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“Only buy something that you’d be perfectly happy to hold if the market shut down for 10 years.”

— Warren Buffett

The Warren Buffett investment philosophy calls for a long-term investment horizon, where a decade-long holding period, or even longer, would fit right into the strategy. How would such a strategy have worked out for an investment into Kinder Morgan Inc. (NYSE: KMI)? Today, we examine the outcome of a decade-long investment into the stock back in 2012.

Start date: 05/14/2012


End date: 05/11/2022
Start price/share: $33.55
End price/share: $18.52
Starting shares: 298.06
Ending shares: 478.02
Dividends reinvested/share: $11.23
Total return: -11.47%
Average annual return: -1.21%
Starting investment: $10,000.00
Ending investment: $8,854.10

The above analysis shows the decade-long investment result worked out poorly, with an annualized rate of return of -1.21%. This would have turned a $10K investment made 10 years ago into $8,854.10 today (as of 05/11/2022). On a total return basis, that’s a result of -11.47% (something to think about: how might KMI shares perform over the next 10 years?). [These numbers were computed with the Dividend Channel DRIP Returns Calculator.]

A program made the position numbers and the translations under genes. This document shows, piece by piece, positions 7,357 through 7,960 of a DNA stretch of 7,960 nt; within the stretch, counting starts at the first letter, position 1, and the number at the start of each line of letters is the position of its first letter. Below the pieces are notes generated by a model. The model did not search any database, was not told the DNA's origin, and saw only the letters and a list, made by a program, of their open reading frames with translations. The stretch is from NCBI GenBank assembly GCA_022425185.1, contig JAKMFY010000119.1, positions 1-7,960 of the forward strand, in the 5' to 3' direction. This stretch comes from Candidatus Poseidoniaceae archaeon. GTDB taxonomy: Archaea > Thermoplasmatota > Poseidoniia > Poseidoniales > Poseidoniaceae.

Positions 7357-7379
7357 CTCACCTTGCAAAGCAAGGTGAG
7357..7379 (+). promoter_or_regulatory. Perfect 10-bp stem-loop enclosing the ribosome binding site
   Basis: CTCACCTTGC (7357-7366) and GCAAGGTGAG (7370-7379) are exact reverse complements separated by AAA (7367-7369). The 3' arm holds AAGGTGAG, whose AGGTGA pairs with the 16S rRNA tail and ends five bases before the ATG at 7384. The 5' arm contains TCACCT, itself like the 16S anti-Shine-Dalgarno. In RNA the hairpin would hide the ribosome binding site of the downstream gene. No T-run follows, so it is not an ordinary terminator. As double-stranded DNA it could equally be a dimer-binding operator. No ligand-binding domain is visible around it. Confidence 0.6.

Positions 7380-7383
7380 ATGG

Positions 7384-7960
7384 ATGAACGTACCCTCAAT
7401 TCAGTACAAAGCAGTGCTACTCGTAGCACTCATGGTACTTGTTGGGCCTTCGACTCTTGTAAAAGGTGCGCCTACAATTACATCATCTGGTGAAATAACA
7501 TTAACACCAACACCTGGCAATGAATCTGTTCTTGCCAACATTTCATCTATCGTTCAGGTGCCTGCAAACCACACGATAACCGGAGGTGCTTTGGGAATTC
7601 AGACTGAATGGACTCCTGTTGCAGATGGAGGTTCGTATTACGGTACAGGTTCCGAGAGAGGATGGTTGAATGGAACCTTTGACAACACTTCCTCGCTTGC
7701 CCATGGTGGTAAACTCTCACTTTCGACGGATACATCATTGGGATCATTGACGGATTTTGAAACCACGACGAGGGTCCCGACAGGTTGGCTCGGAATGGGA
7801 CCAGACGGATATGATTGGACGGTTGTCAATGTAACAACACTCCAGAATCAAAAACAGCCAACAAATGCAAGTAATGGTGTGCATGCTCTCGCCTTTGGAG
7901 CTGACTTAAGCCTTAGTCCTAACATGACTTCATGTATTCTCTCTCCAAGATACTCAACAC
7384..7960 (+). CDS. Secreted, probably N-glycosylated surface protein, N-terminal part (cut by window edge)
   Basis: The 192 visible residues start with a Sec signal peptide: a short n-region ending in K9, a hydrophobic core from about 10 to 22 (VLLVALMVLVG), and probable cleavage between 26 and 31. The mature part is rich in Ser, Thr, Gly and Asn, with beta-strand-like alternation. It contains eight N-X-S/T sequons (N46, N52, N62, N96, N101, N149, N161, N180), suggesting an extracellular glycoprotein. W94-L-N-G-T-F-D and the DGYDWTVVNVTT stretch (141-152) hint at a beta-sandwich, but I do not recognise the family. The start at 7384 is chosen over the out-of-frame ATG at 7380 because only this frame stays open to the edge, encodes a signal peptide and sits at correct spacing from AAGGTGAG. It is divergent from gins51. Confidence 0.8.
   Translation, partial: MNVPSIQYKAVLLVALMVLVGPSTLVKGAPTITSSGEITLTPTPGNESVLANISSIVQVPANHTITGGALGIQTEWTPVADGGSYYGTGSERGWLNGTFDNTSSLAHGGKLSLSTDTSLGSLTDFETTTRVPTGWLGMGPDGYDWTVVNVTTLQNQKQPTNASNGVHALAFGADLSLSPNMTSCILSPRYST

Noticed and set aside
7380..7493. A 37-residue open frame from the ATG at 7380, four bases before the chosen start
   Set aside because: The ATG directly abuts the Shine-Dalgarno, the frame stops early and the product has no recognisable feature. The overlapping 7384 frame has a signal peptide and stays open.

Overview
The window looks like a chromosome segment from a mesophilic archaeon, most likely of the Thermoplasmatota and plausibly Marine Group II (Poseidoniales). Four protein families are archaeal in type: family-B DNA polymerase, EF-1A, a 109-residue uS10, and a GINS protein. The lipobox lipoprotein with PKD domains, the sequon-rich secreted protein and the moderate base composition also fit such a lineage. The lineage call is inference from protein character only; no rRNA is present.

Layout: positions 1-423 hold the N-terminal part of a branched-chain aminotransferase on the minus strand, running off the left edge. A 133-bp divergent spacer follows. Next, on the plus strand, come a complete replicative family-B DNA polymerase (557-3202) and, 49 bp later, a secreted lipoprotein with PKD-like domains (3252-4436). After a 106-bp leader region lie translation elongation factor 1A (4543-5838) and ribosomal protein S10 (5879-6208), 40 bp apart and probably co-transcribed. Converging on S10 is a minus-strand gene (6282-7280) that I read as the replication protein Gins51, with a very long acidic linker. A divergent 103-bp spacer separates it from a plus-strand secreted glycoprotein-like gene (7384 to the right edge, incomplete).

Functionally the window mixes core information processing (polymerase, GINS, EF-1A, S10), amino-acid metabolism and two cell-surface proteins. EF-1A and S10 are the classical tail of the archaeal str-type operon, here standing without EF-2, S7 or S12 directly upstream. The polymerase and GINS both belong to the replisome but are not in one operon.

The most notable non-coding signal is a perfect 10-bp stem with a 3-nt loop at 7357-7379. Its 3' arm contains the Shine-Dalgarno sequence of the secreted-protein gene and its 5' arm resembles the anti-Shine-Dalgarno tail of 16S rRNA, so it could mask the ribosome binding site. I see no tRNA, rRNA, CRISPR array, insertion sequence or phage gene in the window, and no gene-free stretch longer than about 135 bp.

Notice that Kinder Morgan Inc. paid investors a total of $11.23/share in dividends over the 10 holding period, marking a second component of the total return beyond share price change alone. Much like watering a tree, reinvesting dividends can help an investment to grow over time — for the above calculations we assume dividend reinvestment (and for this exercise the closing price on ex-date is used for the reinvestment of a given dividend).

Based upon the most recent annualized dividend rate of 1.11/share, we calculate that KMI has a current yield of approximately 5.99%. Another interesting datapoint we can examine is ‘yield on cost’ — in other words, we can express the current annualized dividend of 1.11 against the original $33.55/share purchase price. This works out to a yield on cost of 17.85%.

Another great investment quote to think about:
“I rarely think the market is right. I believe non-dividend stocks aren’t much more than baseball cards. They are worth what you can convince someone to pay for it.” — Mark Cuban